New Commercial Models in the Pharma Industry

The pharmaceutical industry is experiencing many challenges, including growing costs, new regulations, more provider consolidation, evolving operating models, and a volatile business environment. Traditional sales and marketing strategies, such as the sales rep model, is declining. This means that pharma companies may lose access to patients and healthcare providers. Many of them have started trying new commercial models (NCMs) to counter this.

NCMs Used by Pharma Companies

Although many NCMs are prevalent today, pharma companies have not found a single universally successful model. Rather than a single model, pharma companies are using a combination of many new approaches to attract customers. These approaches have new channels to interest them and new content to retain their attention.

The new channels are clinical sales forces, digital tools, portals for patients and physicians, social media marketing, key account management (KAM), and dynamic channel management. The new content includes product-specific customer services; collaborative research and analysis with payors and providers; disease management; and customer-centric pricing and contracts.

  • No pharma company has completely veered away from the personal selling or sales rep model. Instead, they are trying to develop better, more customer-focused versions of it by incorporating digital tools.
  • Many are interested in the budget impact analysis of the product, which analyzes its effect on patient groups.
  • Some are trying to understand customers’ potential and preferences and allocate the right channels to the right customers at the right time by international segmentation and geotargeting.
  • Some others are implementing sales territory alignment to encourage high performance from sales teams.
  • Some life science companies have entered into partnerships. They are engaged in a complex multi-stakeholder model involving partners, physicians, patients, payers, and providers.
  • Many companies, such as Novartis, Merck, AstraZeneca, and Roche, have adopted a multichannel approach. They try to deliver more personalized interaction with all healthcare stakeholders to drive mutually beneficial relationships.
  • Many pharma companies, such as Bristol Myers-Squibb, Abbott, and GlaxoSmithKline (GSK), have become leaner and more focused. They have divested non-core assets, changed their portfolio mixes, and are focusing on expensive specialty drugs, their overall outcomes, and disease management.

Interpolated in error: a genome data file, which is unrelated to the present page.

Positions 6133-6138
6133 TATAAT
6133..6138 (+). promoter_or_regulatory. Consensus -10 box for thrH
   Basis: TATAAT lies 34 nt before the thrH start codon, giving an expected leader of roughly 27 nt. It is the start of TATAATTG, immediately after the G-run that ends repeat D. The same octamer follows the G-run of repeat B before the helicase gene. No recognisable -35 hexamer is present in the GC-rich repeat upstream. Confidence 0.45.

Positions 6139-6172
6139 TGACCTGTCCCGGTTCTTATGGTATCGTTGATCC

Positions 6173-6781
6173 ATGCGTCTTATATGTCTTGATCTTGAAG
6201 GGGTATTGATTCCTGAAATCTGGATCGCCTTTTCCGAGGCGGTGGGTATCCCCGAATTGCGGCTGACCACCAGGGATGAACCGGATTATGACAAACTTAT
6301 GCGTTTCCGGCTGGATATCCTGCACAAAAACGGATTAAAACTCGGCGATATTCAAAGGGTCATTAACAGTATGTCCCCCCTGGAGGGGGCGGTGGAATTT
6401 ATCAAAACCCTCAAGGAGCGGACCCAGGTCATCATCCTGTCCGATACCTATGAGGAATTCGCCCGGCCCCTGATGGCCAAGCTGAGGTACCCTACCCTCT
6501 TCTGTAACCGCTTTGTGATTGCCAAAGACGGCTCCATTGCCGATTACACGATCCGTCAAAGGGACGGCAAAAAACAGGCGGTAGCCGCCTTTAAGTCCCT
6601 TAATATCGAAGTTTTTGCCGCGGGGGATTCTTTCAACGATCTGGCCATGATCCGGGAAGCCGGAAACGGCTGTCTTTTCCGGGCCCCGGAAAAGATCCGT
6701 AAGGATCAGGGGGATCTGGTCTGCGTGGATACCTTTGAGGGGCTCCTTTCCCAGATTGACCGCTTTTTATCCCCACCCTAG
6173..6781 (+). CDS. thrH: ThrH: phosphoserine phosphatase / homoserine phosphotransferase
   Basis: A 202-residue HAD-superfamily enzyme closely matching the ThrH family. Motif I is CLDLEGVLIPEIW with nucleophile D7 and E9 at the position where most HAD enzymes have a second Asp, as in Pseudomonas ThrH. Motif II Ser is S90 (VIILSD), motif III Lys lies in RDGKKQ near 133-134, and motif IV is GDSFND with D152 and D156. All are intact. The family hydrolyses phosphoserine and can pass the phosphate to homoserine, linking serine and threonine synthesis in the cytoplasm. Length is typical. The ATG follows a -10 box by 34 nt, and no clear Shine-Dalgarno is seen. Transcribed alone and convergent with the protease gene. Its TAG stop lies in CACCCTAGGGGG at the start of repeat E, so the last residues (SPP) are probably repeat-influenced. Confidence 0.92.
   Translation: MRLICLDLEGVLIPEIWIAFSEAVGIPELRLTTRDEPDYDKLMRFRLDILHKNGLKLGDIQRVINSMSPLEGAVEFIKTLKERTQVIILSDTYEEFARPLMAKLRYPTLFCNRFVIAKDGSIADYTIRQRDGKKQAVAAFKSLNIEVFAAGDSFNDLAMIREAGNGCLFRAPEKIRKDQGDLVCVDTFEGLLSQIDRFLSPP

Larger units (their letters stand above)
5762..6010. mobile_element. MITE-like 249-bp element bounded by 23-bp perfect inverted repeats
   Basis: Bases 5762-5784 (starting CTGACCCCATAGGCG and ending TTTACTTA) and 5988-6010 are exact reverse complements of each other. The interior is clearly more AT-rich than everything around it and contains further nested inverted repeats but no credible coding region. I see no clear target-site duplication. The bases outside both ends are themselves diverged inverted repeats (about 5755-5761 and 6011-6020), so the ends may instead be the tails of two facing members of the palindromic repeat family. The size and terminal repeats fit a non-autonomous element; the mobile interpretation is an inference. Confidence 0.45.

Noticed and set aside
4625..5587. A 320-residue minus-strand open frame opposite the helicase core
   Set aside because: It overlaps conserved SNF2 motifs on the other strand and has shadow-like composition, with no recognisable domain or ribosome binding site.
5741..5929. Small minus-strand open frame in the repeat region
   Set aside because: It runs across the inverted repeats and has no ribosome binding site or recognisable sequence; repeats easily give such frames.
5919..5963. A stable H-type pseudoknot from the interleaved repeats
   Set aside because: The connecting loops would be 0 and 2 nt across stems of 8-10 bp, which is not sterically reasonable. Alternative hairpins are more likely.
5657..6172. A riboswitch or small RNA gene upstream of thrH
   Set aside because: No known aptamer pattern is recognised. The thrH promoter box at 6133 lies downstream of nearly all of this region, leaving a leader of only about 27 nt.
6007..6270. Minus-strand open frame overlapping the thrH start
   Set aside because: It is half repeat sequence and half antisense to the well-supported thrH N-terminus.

• Some pharma companies, including Novartis, Roche, Pfizer and Merck, have adopted KAM. They now recognize the range of customers’ business drivers and needs and try to deliver maximum value to the most important ones among them.

Some companies, such as Abbott, Eli Lilly, Bayer, GSK, Merck, JNJ and Sanofi, have a mix of health-related businesses under one big umbrella organization. Others, including AbbVie, AstraZeneca, Bristol-Myers Squibb, Pfizer and Roche, are pure play pharma companies. Regardless, all of them have had to rethink their strategies to remain competitive.

Impact of NCMs in the Pharma Industry

NCMs are affected by external challenges, such as regulatory restrictions and pricing pressures, and internal barriers, including lack of understanding of new elements, patent expiration and rising expenses. This has made their impact equivocal.

For example, despite being touted to have great potential, digital tools have not seen much success. Similarly, although they are more expensive and have lesser reach, KAM tactics for institutional healthcare providers have been quite successful. The increase in specialist sales forces has also been fruitful.

Successful NCM Implementation

Take notes from every NCM applicable to you to develop your own based on your audience, offering, and channel. Audience defines the customers you engage; offering, the value you provide; and channel, the media you use to create customer experiences.

The following will help ensure the success of any commercial approach you choose.

  • Identify critical care systems and key decision-makers.
  • Understand the dynamics within such systems.
  • Identify what constitutes value, with reference to your product/service, and enhance it.
  • Create new offerings based on feedback from customers.
  • Use ideas, technologies, and partnerships with companies outside the pharma industry.
  • Encourage partnerships, collaborations, and patient-support initiatives.
  • Participate in online forums to create awareness and exchange information.
  • Invest in training programs and new technologies.
  • Aid all your stakeholders by being agile, dynamic, and adaptable.

As the healthcare ecosystem continues to evolve, you will have to adapt to it to grow and be profitable. You should create a commercial model that focuses on customer-centric, value-based health outcomes, rather than sales, to do so.